Ag Confidence Index Results

By Katie Micik
DTN Markets Editor

Omaha (DTN) – Crop farmers in the Midwest are no longer alone in their pessimism about the agriculture economy. Livestock producers and farmers in the south aren’t feeling good about their prospects either, according to the latest results of the DTN/The Progressive Farmer Agriculture Confidence Index.

At 98.8, the pre-planting Agriculture Confidence Index is the most pessimistic since DTN began conducting the survey in April 2010, but it’s still fairly close to a neutral reading.

An index value of 100 is considered neutral while higher values indicate optimism and lower values reflect pessimism. DTN surveyed 500 farmers and ranchers across the country between February 18 and March 2. DTN conducts the survey before planting, before harvest and after harvest each year to gauge farmers’ attitudes at key times of the crop cycle. “The current situation is much worse than it was a year ago, which should be no surprise given everything that’s developed in the past 12 months on commodity prices and farm income reports,” said Robert Hill, owner of Caledonia Solutions and the economist who designed the index. “This is the new economic reality that has swept through the industry. All the major sectors and regions of ag are reporting their current situation is worse than a year ago.”

The survey asks farmers about current conditions and expectations about future conditions. Sentiment about current conditions has declined steadily since last spring, reaching its lowest ever in the latest survey. Expectations for the future are about as dismal as they were going into last year’s planting season.

AGRIBUSINESS VIEW
DTN also surveys 100 local agribusinesses from February 19 to March 5 about their feelings towards the current business environment. The DTN/The Progressive Farmer Agribusiness Confidence Index came in at 104.7, continuing a gradual decline in overall sentiment that began last spring. “Local agribusinesses have had to face the wrath of farmers looking to cut costs and preserve the wealth and equity built up over the past 10 years of a strong farm economy,” Hill said. “Current supplier sales are off substantially from 12 months ago as farmers have either postponed purchases, eliminated purchases or forced margin-cutting deals onto their suppliers. Local agribusinesses see this as the new norm in terms of selling things to farmers and ranchers.”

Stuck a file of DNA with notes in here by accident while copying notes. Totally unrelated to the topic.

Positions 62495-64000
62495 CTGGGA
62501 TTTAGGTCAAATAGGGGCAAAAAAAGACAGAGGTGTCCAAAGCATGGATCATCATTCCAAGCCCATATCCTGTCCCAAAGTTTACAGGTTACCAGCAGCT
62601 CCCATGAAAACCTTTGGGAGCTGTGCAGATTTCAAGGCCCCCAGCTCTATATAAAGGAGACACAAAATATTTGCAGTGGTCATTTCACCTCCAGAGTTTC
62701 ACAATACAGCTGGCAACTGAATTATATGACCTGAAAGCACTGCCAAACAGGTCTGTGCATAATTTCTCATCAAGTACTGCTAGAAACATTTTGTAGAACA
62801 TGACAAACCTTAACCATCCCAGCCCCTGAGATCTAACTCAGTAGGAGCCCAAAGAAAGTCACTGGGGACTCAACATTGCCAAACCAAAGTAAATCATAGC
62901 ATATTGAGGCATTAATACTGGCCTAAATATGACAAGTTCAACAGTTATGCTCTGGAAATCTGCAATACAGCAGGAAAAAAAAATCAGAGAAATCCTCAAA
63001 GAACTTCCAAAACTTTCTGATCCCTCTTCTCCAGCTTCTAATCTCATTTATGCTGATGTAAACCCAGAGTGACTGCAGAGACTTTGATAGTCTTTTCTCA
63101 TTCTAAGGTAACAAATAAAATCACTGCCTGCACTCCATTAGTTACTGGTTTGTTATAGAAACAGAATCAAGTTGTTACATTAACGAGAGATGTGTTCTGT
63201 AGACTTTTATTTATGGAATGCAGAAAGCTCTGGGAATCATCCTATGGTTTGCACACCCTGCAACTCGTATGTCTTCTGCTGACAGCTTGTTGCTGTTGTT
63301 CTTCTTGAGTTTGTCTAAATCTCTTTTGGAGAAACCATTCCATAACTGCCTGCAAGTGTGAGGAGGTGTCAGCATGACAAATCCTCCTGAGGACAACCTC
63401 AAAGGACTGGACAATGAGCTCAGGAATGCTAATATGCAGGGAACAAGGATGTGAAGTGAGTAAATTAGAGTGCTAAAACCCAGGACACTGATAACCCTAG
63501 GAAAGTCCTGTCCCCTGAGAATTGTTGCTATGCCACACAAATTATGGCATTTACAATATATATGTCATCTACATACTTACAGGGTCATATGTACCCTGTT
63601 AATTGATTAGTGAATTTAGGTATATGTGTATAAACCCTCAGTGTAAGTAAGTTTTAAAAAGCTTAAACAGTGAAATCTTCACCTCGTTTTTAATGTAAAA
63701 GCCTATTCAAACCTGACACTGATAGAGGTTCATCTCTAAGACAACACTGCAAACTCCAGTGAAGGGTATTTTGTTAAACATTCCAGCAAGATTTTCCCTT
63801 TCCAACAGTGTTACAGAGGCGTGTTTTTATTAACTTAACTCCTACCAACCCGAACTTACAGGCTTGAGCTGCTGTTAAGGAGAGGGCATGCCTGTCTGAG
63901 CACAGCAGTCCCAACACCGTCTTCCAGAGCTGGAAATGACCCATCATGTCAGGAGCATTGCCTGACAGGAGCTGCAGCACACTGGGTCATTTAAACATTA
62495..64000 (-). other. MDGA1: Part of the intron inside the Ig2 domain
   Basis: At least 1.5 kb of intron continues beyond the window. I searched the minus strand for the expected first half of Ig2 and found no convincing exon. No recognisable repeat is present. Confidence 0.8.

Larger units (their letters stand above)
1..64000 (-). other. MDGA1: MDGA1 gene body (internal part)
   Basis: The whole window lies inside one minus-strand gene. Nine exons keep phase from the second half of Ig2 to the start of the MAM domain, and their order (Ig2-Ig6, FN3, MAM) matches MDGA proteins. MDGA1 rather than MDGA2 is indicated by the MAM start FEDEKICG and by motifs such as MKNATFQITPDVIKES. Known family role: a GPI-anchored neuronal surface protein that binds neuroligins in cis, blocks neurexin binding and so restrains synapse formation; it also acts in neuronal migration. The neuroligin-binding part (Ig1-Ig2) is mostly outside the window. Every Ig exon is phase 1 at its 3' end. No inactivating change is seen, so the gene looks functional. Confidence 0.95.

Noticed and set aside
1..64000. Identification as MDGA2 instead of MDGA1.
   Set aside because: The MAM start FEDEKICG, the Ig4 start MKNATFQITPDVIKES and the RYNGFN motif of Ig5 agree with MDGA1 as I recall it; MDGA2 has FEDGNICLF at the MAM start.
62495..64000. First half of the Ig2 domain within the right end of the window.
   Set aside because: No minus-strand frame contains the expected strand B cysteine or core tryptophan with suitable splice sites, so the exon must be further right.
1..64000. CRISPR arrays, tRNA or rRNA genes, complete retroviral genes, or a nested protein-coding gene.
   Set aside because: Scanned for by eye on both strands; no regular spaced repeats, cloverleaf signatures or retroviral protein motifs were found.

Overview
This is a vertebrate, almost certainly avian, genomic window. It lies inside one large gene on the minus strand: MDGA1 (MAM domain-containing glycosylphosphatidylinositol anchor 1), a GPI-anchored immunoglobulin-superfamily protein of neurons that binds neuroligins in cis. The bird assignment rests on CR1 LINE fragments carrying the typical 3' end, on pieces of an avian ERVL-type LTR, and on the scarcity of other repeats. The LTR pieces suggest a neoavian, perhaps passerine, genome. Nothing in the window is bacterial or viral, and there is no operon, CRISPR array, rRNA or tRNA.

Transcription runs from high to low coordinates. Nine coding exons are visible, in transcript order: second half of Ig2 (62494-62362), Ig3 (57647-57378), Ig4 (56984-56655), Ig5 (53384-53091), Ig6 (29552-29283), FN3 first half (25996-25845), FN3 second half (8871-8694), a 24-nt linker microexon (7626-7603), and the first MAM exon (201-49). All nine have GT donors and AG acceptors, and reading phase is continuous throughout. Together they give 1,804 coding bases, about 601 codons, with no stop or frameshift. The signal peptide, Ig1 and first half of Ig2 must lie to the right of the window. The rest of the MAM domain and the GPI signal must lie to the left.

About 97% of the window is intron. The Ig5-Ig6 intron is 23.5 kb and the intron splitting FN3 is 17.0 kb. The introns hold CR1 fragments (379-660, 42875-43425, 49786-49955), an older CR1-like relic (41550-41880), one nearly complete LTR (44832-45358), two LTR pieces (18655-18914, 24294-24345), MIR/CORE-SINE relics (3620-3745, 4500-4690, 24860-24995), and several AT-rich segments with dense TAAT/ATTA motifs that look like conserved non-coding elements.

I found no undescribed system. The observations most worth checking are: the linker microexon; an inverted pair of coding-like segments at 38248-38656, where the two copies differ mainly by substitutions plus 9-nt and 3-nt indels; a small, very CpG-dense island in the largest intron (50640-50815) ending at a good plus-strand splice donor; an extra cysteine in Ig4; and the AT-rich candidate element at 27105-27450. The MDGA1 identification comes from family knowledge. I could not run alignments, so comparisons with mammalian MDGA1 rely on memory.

INPUT PRICES PINCH PROFITS
More than 42% of the farmers DTN surveyed classified current input prices as bad, a large contributing factor to the pessimistic outlook. “It definitely makes it more difficult for profitability. With the cost of commodities going down, it’s tightened the profit range,” said Mike Keys, a crop farmer from Wayne, Ohio. “Inputs went up during this last run of high prices, and now they’ve moderated a little, but not a lot.”
He’s probably gotten the most relief at the gas pump. Keys recently filled up his semi-truck, and it cost about two-thirds of what it used to cost. Hill said the input supply industry is feeling growers’ pain. Manufacturers have been cutting production and staff, producing “rather chilling financial reports, especially in farm equipment. On the seed side, growers on average have managed to cut their seed bills by moving away from higher-end, multi-stack hybrids toward seeds that are sacrificing one or two of the stacked traits. Seed companies enjoy higher margins on those multi-stacked hybrids, so this is cutting into seed industry profitability.”

Keys told DTN he thinks input prices will improve in the year ahead, particularly chemical costs. Twenty-three percent of the farmers who responded to DTN’s survey agree input prices will be better next year, a record high percentage that indicates many farmers are hoping input suppliers will cut prices next year.

YIELDS, NOT PRICES, TO DRIVE PROFITS
Forty percent of survey respondents rank current farm income as normal, while 31% consider it bad and 28% consider it good. Keys said income at this time is probably normal. “We got kind of spoiled by that a little bit,” he said about high commodity prices. “It was easy to get used to that [higher commodity prices], but we knew reality would step back in, and we would go back to more normal profit level.”

The percentage of farmers who consider current income as normal has been steadily declining since August 2013. At the same time, the percentage of those who consider incomes as bad has been rising at a much quicker place. Farmers’ assessment of income one year down the road is bleak: 42% said income will be worse 12 months from now, compared to 41% who think it will stay the same. It’s the first time more people have been pessimistic than neutral on the income outlook. “If you get good yields in the $3.75 to $4 price range, you can hold things together on corn, but you don’t dare have a hiccup in your yield at those prices,” Keys said. Also, in the lower price environment, crop insurance provides less protection.

WOES CROSS COMMODITIES, REGIONS